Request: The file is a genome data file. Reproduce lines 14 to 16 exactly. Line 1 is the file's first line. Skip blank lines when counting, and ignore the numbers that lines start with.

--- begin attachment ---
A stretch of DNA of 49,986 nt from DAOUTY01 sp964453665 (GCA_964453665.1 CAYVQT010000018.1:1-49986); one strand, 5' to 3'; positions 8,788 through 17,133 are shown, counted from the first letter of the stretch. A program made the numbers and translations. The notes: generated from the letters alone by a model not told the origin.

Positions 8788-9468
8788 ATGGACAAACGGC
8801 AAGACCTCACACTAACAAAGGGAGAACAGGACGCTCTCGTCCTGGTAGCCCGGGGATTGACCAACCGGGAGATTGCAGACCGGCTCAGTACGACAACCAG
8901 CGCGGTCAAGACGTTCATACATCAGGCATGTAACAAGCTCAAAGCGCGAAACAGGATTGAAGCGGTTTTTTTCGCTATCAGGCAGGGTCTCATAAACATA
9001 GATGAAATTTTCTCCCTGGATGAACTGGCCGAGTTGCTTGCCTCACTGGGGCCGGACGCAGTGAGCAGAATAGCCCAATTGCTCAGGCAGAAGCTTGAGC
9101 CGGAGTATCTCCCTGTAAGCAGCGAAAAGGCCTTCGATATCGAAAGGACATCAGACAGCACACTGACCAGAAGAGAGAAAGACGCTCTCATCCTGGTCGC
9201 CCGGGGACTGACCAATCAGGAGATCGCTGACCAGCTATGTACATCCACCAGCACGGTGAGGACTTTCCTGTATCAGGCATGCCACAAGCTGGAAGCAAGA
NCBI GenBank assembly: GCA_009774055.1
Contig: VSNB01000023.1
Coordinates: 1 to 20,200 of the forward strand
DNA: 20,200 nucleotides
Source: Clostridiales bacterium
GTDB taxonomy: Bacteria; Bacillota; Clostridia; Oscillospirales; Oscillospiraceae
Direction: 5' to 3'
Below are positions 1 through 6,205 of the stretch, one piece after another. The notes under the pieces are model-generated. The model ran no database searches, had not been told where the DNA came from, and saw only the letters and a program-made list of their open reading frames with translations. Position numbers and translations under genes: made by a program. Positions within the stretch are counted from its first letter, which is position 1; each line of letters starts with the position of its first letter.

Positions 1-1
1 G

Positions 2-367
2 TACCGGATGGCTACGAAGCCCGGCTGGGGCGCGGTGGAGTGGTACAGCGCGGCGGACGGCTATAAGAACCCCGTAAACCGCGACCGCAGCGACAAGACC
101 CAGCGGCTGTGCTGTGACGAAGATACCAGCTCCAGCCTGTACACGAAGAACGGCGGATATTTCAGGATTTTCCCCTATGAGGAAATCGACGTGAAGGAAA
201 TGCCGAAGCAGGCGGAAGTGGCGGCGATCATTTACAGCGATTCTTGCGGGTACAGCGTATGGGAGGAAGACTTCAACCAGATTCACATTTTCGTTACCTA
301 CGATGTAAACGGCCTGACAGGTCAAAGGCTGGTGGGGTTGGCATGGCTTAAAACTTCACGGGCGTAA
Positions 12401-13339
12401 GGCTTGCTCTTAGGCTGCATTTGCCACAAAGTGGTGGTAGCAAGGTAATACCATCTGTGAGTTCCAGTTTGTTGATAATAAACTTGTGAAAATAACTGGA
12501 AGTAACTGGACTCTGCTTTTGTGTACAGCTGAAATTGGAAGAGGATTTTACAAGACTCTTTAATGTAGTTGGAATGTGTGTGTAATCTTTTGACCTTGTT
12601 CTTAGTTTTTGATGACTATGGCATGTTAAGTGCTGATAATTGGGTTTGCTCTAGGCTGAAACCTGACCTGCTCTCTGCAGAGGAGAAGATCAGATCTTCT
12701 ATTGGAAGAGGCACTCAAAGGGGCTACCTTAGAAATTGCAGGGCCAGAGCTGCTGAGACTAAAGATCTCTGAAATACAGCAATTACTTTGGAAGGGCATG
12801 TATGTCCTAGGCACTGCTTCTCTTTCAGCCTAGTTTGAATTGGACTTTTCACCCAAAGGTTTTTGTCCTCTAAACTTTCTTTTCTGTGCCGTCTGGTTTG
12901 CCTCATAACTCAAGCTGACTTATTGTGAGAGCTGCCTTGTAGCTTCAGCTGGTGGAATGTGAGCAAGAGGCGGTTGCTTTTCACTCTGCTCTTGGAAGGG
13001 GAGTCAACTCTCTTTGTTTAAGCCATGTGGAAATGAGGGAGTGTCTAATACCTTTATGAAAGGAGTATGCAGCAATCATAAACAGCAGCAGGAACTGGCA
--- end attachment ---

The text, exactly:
GTDB taxonomy: Bacteria; Bacillota; Clostridia; Oscillospirales; Oscillospiraceae
Direction: 5' to 3'
Below are positions 1 through 6,205 of the stretch, one piece after another. The notes under the pieces are model-generated. The model ran no database searches, had not been told where the DNA came from, and saw only the letters and a program-made list of their open reading frames with translations. Position numbers and translations under genes: made by a program. Positions within the stretch are counted from its first letter, which is position 1; each line of letters starts with the position of its first letter.